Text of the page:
In kindergarten, Erin Brewer was a girl. But when she started first grade, she considered herself to be a boy.
“I was insistent, persistent, and consistent that I was a boy when I started first grade,” Brewer said during a panel discussion at a church in Atlanta.
“Thankfully, I lived at a time when my teachers were very concerned about the changes that happened between kindergarten and first grade. In kindergarten, I was a pretty content kid. I came into first grade, and I was aggressive. I was acting like a boy. I was insisting on being called by the name Timothy. I wanted to go into the boys’ bathrooms.”
Her teacher arranged for Brewer to see the school psychologist.
“If I were a child today, my teachers would likely affirm that and say, ‘Yes, you are, in fact, a boy.’ And they would encourage that thinking,” Brewer said. “I’m incredibly thankful to my first-grade teacher for referring me to the school psychologist, who instead of affirming that I was inherently flawed and that I was born in the wrong body, helped me to understand that I had underlying causes that made me feel this way.”
She hadn’t been born in the wrong body. Brewer had been a victim of a sexual assault that she says made her turn away from herself.
Brewer, author of the book “Parenting in a Transgender World,” has become passionate about sharing her experience, knowing that today, children with gender confusion are more likely to be affirmed.
“If I were a child today, my teacher would likely say, ‘You can go in the boys’ bathroom, and if your parents don’t agree, we won’t tell them,’” she said. “My school psychologist would likely say, ‘You are a boy, and we’re going to push you into medically transitioning. We’re going to get you on puberty blockers, which will retard your growth and development. We’re going to put you on cross-sex hormones, which, combined with the puberty blockers, will leave you permanently sterilized. And then at 12 or 13, you can go ahead and get your breasts cut off.’
“I am so thankful that I had teachers and therapists who spoke truth to me and helped me understand that I could accept myself as a girl.”
Without the truth, Brewer says that she wouldn’t have grown up and had her wonderful children.
“This is not just an innocuous thing where people are having different pronouns and changing their names. This is something that’s damaging every member of our society,” she said. “These children are being permanently sterilized. They’re being told they’re inherently flawed, and they’re not getting the help that they need. We need to fight back and stand up, not just for them, but for the kids in the classroom who are all told that a child can somehow go from being a boy to a girl and that they have to accept having boys in the girls’ locker room.”
Truth Set Her Free
Panelist KathyGrace Duncan is director of gender advocacy at the organization Changed Movement, which works with people who choose to leave the LGBT community and gain a Christian worldview.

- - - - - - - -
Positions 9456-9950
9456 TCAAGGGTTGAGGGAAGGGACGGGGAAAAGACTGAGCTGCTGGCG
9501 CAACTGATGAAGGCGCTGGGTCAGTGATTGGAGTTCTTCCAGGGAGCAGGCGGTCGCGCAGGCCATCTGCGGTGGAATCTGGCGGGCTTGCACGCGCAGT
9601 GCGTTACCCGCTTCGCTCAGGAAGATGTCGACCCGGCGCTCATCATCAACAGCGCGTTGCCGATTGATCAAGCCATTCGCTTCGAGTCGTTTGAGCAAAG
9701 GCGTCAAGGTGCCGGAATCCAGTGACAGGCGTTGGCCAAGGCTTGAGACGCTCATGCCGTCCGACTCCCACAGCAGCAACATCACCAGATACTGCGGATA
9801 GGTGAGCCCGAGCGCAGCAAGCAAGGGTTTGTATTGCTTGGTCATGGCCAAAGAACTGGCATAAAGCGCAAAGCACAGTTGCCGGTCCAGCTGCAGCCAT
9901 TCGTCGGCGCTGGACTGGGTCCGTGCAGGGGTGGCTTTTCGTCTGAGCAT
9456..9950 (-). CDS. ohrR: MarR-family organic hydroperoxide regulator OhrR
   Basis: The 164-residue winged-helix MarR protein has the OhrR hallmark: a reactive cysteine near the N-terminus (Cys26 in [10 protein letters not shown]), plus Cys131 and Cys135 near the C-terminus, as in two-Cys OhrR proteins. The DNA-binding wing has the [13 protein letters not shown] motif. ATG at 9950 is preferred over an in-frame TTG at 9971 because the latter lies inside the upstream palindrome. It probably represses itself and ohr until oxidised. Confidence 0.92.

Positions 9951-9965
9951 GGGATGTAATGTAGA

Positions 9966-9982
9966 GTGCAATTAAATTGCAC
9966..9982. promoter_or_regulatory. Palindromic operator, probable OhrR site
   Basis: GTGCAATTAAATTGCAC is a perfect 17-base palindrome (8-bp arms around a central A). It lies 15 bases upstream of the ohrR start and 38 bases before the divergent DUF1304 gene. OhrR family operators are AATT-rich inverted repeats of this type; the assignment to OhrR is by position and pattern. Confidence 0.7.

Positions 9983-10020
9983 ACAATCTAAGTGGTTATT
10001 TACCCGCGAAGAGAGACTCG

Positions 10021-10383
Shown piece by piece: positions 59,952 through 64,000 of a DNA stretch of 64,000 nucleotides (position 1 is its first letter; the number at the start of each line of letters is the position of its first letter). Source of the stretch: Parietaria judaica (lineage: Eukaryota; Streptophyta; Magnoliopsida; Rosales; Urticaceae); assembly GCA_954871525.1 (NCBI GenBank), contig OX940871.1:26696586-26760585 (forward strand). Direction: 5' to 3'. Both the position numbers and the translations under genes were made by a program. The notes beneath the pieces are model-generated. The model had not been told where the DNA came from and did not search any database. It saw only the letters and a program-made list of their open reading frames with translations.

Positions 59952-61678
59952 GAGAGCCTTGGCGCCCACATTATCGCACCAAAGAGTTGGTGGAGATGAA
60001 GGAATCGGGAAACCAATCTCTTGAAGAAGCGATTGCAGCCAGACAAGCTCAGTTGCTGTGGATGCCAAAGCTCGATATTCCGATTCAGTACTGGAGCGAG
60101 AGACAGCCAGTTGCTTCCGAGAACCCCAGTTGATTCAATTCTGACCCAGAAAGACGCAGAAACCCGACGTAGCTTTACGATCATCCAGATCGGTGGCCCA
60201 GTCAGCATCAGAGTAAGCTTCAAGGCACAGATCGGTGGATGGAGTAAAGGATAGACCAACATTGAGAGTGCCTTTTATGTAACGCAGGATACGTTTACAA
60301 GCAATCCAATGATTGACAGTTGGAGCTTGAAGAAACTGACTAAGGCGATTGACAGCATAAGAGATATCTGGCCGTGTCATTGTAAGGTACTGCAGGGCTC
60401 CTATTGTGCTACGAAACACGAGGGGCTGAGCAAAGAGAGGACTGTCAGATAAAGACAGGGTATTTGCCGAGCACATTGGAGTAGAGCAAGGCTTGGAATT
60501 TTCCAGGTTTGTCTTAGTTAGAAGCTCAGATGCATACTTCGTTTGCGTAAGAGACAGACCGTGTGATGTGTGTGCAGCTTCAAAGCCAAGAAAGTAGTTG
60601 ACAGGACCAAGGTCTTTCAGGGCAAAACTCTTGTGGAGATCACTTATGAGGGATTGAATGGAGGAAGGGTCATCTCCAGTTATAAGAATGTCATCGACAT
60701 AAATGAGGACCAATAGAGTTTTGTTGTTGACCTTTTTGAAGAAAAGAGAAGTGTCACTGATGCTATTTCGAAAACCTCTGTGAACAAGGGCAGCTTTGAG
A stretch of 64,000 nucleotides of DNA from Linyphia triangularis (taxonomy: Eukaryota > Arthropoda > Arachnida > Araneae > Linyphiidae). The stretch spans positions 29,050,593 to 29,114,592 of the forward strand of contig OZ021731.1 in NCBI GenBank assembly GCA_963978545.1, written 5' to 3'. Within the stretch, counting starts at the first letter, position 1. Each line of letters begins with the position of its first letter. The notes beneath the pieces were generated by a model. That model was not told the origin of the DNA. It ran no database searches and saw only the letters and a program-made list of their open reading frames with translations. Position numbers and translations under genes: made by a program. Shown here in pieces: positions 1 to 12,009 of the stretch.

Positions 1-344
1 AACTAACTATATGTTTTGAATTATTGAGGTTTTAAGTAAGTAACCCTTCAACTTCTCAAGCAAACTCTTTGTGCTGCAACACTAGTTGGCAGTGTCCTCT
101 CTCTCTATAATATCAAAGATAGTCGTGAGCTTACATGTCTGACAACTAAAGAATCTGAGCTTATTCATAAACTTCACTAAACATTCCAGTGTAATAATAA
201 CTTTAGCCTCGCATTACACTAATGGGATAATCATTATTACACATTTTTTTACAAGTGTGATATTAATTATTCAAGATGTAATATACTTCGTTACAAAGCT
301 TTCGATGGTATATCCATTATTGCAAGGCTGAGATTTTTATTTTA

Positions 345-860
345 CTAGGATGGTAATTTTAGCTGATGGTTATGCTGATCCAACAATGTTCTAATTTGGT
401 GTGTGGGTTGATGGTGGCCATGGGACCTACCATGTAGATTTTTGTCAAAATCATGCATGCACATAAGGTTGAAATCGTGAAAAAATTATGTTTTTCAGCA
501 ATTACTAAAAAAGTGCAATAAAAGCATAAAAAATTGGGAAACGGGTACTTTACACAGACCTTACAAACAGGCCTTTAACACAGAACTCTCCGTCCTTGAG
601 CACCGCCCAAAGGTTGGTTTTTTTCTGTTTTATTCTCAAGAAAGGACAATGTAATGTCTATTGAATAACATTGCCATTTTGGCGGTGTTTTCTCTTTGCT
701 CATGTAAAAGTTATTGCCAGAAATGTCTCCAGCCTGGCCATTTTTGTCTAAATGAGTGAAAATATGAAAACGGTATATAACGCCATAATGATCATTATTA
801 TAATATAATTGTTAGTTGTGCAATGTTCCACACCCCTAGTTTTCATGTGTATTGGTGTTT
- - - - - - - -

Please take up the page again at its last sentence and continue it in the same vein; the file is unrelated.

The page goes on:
Born female, Duncan decided at an early age that she was secretly a boy.
“My dad was very verbally and emotionally abusive to my mom, and at a very early age, I didn’t have the tools to look at that and say, ‘My dad’s a jerk, my mom’s a victim,’” she said. “Instead, I took away the lies that women were weak, women were hated, and women were vulnerable.”
Duncan said this cemented in her the belief that she needed to be a man, and by age 19, she was living openly as a man and took hormone medicine to make her body more masculine.
While living as a man, she was invited to a church and became a committed Christian.
Duncan was questioned about her gender twice. The first time, she answered, “I am a man who used to be a woman.” But a few years later, she answered, “I am a woman living as a man,” which she said was the truth.
“And when I [said that], the Holy Spirit blew into me,” she said.
At that moment, Duncan knew she had to go back to living as a woman.
But the healing didn’t happen overnight.
“It took about five years for me to really walk in the wholeness and understanding that being a woman is good and to get rid of the lies that I’m hated, I’m weak, and vulnerable,” Duncan said. “It’s not a sexual issue. It’s a relational issue.”
As she began to have healthier relationships and risked letting people in, she started to heal emotionally.
“I learned that being transgender was just a fruit of a deeper issue,” Duncan said. “There were unmet, legitimate needs that I was trying to get met by being a man.”
When looking at the LGBT community, we need to understand that those behaviors are the root of a deeper woundedness, according to Duncan.
“We need to look beyond what they’re doing and ask, ‘Why are you doing that? Why do you want to become a man? Why do you want to live as a woman? Why do you think that you’re gay?’ and begin to address those issues, to find that deeper thing that’s under there,” Duncan said. “It’s going back through those issues and helping them understand that there’s healing in this. That you may not be embracing what they think is the truth, but offering the truth, which is the love of the Lord, and walking out with them.”
For many with gender confusion, trauma is a significant part of their narrative, according to Jennifer Bauwens, director for the Center of Family Studies at the Family Research Council.
“So many things about gender dysphoria are actually symptoms of trauma, and if the real issues are healed and dealt with, then some of these things will go away,” Bauwens said, noting that trauma is one pathway into transgenderism, but there are others.
Duncan believes that God never saw her as a man, but he loved her just as much when she was living as a man.
“He only ever saw me as he created me,” she said.